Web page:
ASG

When casting their ballots in the 2019 Associated Student Government general election, some students were confused by the second referendum item on the ballot, unsure of what the wording meant and what they were voting for.

Of the 5,766 students who voted on Referendum Item No. 2, over 1,500 opted to skip the question or preferred not to respond.

The referendum appeared on the ballot in the form of the question, “Would you be in favor of approving an amendment, proposed and passed by the ASG Senate, to update ASG Constitutional language regarding senate seat allocation during elections; reflecting the correct administrative capabilities in classifying students?”

The referendum proposed a reversal of a previous amendment to the ASG Constitution that was declared unconstitutional.

Last year, an amendment was added to the ASG Constitution guaranteeing at least one Senate seat to an international student during elections. Senate Chairman Colman Betler and ASG President J.P. Gairhan wrote the initial bill two years ago, proposing the amendment when they were senators, with the intention of making ASG elections more inclusive.

Freshman Celia Judd, an international student in the Walton College of Business, thinks the wording of the referendum was unclear and misleading.

“I don’t feel the question on the ballot made any sense. I had to read over it a few times and I still didn’t know what it was about,” Judd said. “I think it was misleading because there was no mention of international students, which isn’t right.”

Betler and Gairhan realized after the Constitution was amended that ASG could not enforce the change because international students are a protected group on campus, Betler said.

Discrimination based on an individual’s actual or perceived association with national or ethnic origin is prohibited by the UA Non-Discrimination Policy.

Betler wanted the constitutional language to correctly align with the non-discrimination policy, and a referendum vote is needed to make any amendments to the Constitution, he said.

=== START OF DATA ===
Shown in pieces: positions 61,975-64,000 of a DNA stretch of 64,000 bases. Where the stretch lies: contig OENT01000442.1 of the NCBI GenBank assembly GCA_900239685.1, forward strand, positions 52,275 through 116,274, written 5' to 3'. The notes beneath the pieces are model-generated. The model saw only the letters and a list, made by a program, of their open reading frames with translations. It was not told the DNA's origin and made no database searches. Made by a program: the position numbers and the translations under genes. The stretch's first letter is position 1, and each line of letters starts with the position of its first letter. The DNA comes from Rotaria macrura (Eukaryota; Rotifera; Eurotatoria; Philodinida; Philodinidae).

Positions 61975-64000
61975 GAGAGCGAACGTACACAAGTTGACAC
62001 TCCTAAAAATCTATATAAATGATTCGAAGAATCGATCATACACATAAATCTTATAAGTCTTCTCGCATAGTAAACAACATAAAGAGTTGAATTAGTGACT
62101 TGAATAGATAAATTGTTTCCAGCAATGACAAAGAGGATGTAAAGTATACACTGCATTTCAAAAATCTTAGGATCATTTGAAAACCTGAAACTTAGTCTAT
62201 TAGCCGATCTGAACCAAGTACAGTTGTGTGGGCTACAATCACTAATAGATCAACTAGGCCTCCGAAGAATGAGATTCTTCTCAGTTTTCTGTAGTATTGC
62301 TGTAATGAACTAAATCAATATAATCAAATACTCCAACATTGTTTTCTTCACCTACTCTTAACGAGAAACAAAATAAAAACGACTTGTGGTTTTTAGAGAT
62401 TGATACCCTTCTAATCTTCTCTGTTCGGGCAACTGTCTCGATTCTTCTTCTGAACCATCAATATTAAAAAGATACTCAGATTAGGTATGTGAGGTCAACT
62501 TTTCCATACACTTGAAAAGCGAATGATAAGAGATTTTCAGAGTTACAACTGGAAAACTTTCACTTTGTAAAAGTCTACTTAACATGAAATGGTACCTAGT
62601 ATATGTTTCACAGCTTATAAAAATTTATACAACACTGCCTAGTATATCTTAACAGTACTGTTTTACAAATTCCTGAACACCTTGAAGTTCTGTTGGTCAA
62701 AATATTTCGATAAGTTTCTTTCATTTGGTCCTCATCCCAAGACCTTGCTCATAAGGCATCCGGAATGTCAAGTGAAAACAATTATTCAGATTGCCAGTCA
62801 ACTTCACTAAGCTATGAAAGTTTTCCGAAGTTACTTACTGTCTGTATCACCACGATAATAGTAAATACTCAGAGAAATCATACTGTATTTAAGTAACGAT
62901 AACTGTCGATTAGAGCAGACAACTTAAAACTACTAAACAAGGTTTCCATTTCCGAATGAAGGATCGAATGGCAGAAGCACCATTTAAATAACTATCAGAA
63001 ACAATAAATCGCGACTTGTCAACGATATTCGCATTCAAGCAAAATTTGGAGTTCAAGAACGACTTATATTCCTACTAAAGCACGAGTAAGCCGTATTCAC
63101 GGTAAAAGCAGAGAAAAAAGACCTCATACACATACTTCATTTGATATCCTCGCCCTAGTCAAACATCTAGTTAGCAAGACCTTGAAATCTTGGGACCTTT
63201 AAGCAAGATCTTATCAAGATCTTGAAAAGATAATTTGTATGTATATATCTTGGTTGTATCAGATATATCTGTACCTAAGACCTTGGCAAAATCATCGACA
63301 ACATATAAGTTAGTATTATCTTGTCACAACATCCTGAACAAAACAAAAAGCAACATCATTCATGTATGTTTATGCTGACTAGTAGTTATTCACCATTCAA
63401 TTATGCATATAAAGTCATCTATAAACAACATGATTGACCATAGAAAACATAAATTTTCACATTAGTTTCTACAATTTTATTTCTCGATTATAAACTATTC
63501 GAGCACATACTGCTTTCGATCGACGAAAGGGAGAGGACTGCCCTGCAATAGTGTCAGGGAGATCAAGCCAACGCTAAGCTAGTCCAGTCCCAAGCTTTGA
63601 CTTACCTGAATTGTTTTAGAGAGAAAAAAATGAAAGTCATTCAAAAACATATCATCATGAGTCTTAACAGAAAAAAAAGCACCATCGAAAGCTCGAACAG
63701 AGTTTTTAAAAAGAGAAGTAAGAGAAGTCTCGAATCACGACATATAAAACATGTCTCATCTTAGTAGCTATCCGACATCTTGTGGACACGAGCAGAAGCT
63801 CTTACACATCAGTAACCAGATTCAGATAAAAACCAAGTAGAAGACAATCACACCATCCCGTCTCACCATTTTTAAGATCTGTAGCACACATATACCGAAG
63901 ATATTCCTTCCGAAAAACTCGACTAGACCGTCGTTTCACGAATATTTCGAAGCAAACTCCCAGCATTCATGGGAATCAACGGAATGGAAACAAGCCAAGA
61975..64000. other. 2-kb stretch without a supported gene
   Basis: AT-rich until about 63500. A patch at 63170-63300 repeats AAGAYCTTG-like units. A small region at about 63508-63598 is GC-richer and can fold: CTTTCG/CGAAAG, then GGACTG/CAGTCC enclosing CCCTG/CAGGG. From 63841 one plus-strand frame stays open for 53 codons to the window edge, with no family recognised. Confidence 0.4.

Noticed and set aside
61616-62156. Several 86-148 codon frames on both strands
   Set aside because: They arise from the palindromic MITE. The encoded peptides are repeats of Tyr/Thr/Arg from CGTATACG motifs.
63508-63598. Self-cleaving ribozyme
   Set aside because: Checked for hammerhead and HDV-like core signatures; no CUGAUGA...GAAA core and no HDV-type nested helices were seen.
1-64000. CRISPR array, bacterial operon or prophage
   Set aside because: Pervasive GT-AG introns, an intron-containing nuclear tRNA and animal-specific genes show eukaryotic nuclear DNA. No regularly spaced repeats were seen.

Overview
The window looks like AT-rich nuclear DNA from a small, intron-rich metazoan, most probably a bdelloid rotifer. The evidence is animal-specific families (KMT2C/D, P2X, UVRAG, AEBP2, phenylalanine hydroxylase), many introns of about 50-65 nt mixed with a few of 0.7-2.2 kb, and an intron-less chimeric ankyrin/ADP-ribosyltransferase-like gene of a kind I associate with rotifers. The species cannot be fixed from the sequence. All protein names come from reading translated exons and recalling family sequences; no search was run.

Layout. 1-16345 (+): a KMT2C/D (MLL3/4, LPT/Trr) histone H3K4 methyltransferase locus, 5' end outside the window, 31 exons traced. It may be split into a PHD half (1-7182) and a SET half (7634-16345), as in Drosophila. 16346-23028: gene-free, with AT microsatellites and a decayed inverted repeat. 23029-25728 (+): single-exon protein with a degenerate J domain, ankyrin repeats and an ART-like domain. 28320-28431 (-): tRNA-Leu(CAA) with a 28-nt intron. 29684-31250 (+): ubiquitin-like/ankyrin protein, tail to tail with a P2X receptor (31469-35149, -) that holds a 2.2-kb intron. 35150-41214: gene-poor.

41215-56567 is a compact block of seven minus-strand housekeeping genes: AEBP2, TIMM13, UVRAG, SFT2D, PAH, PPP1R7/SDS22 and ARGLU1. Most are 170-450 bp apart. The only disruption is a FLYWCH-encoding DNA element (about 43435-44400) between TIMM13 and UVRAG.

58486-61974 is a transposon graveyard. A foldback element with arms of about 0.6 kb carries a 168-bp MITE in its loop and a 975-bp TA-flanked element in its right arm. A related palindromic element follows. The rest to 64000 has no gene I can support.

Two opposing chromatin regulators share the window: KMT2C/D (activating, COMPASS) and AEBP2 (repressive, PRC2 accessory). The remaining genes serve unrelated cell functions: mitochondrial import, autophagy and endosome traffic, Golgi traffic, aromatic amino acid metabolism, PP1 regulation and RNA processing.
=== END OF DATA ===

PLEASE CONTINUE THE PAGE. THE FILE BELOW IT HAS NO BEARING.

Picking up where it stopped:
When Betler wrote Referendum Item No. 2, he faced the challenge of making a necessary change under a very limited time span, he said.

“I understand that to someone not in the organization, it was wordy, and it was something they didn’t understand,” Betler said. “We’ve heard that, and my real response to that is, we did our best.”

Junior Kristyn Robling, who is majoring in biomedical engineering, voted “yes” on the referendum. She did not have any prior knowledge on the context of the referendum before voting other than what was written on the ballot, she said.

“I think it was clear enough that I was able to determine what the overall changes would be, but it would have been beneficial if there had been an example of the changes (or) an explanation of what exactly was being changed,” Robling said.

Sophomore Jon Weston, who is majoring in biology, also voted “yes.”

“I had no idea what the question was asking, so I said, ‘Sure, let’s pass it,’” Weston said.

Betler faced limitations in terms of how long the referendum could be and how much information he could include, he said.

Betler thinks there was no feasible way to explain the entire background of the referendum on the ballot, and he had difficulty explaining it partially without making it seem as though Senate seats are being taken away from international students, he said.

When Betler learned that a student voiced concerns to ASG about how the referendum was worded, he reached out to that student personally but did not receive a response, he said.

ASG members had little time to promote the referendum prior to the election because it was brought to the Senate floor later than anticipated. They also did not have nearly as many resources as they did with the first referendum, which had support from the Office of Student Activities as an advantage, Betler said.

Referendum Item No. 1 was a collaborative effort with the Office of Student Activities to increase the student activity fee by 2.5% per year over five years.

 

Katelyn Duby is a news editor for the Arkansas Traveler, where she previously worked as a reporter in 2018 and a senior staff reporter in 2019.

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